Nephew and pupil of the celebrated Venetian view painter Canaletto, Bernardo Bellotto began by depicting various locations in Venice in the precisely topographical style of his uncle. As he traveled throughout Italy, however, Bellotto gradually developed a distinctive and increasingly poetic manner of his own. The turning point in the artist's career came in 1747, when Augustus III, elector of Saxony and king of Poland, invited him to Dresden, where he became court painter. Though accurate enough to have served centuries later in the post-World War II reconstruction of the city, Bellotto's varied and imaginatively conceived views of Dresden transcend the limits of topography. When Prussian troops captured the Saxon capital in the autumn of 1756, Bellotto moved on to work for the courts of Vienna and of Munich, where his vedute (view paintings) became even more artistically complex. The influence of Ruisdael and other seventeenth-century Dutch landscapists played a crucial role in forming Bellotto's mature concept of landscape. After attempting unsuccessfully to resurrect his career in Dresden (his munificent patron had died), Bellotto ended by working for Augustus' successor in Warsaw, the last great European center he recorded and ennobled through his art.
Although Bellotto was primarily a painter of the urban scene, his Fortress of Königstein is one of five large canvases, commissioned by Augustus III in the spring of 1756 but never delivered, depicting the renovated medieval fortress in the countryside near Dresden. The other canvases in the series, of identical size and format, consist of images of both the interior and the exterior of the castle, viewed from a closer vantage point than that adopted for the Gallery's painting. All five paintings were probably imported into England during the artist's lifetime, and they remained there until this painting was acquired by the Gallery in 1993. The two exterior views were together in the collection of the earl of Derby at Knowsley House, Lancashire, until 2017 when one of them was acquired by the National Gallery, London. The other two views, taken from inside the castle walls, belong to the City Art Gallery, Manchester. The castle of Königstein, almost unchanged in appearance today, sits atop a mountain rising precipitously from the Elbe River valley. Exploiting the picturesque quality of the site, Bellotto invested the Gallery's picture with a sense of drama and monumentality rarely found in eighteenth-century view painting. Bellotto's panorama effectively contrasts the imposing mass of the fortress, perched on a rocky precipice, with the broad expanse of cloud-filled sky and with the bucolic scene of rustic peasants and their animals, picked out in the foreground by the flickering light. The middle ground is occupied by forests, fields, and pathways leading to the castle at the apex of the mountain. In Bellotto's interpretation, Königstein castle becomes an awesome--and ironic--symbol of his patron's might at the very moment of his defeat.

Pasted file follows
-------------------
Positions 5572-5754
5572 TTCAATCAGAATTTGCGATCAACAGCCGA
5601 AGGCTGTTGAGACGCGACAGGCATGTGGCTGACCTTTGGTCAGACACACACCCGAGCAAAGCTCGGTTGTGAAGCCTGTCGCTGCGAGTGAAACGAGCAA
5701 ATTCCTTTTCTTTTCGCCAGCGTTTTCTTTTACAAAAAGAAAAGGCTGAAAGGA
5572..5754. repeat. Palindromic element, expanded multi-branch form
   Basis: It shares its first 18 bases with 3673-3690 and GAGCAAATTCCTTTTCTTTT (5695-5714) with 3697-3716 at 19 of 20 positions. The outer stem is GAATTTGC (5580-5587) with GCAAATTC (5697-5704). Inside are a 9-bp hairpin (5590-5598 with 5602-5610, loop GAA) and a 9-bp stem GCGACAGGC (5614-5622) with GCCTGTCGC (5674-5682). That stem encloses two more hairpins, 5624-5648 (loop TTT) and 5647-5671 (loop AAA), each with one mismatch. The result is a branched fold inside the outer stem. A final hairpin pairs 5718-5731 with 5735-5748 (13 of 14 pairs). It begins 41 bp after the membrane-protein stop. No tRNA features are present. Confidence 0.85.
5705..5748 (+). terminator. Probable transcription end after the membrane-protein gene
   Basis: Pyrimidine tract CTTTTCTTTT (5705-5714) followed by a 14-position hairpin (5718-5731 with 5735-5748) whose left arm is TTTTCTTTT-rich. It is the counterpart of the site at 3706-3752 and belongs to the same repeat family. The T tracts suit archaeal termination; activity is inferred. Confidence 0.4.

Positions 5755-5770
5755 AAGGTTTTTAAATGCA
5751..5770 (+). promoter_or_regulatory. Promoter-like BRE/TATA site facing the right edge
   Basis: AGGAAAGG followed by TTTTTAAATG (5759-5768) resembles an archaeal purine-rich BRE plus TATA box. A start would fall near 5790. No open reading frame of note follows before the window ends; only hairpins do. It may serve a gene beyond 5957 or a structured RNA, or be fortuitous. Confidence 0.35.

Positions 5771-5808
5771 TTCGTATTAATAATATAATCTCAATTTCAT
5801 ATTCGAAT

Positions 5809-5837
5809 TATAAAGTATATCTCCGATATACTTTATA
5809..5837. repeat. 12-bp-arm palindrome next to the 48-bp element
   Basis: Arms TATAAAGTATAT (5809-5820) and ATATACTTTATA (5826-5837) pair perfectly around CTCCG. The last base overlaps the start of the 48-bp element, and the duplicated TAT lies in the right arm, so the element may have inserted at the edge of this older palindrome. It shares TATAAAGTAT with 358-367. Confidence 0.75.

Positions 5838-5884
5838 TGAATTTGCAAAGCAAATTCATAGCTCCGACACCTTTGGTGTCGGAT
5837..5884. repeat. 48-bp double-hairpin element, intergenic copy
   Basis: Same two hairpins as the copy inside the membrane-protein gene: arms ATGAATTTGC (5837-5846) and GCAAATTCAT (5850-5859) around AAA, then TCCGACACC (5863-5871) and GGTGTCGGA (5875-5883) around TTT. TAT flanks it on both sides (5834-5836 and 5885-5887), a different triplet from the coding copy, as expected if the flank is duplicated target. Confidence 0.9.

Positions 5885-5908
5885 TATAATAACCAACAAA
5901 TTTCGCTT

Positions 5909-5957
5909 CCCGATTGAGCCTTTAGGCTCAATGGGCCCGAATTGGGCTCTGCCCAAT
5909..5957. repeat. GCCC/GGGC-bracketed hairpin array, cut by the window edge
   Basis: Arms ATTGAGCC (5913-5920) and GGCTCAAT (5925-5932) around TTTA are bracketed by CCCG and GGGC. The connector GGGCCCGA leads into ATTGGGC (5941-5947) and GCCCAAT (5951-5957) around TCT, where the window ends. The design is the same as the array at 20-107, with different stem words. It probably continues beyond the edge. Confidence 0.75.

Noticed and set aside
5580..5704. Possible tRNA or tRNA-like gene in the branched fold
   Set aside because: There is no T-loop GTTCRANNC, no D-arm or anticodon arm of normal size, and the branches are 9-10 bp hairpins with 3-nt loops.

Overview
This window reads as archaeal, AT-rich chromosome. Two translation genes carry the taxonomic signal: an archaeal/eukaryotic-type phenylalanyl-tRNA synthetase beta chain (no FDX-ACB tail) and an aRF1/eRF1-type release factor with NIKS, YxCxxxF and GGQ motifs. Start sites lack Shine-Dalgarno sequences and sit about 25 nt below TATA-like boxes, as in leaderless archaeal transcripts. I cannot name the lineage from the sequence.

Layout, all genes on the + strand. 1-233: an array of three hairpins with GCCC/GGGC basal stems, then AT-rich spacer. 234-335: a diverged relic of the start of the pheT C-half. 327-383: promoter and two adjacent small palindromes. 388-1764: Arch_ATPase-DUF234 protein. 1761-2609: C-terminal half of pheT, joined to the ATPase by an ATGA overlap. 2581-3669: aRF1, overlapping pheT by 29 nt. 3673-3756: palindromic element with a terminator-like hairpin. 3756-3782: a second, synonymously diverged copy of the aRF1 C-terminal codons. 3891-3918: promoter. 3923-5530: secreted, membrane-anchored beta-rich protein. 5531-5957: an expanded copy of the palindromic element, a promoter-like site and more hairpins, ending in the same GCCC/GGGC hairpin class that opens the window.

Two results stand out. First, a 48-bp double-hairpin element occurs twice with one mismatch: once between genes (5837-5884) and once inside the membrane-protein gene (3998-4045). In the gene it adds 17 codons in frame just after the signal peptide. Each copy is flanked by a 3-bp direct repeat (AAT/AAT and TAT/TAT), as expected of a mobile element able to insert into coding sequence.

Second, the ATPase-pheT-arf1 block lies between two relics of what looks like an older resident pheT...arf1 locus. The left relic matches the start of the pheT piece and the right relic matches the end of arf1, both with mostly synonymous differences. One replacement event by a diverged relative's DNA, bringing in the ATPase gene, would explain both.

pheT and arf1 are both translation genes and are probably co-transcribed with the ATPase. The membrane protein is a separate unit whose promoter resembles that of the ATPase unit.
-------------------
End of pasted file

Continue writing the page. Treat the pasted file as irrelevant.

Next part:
More information on this painting can be found in the Gallery publication Italian Paintings of the Seventeenth and Eighteenth Centuries, which is available as a free PDF https://www.nga.gov/content/dam/ngaweb/research/publications/pdfs/italian-paintings-17th-and-18th-centuries.pdf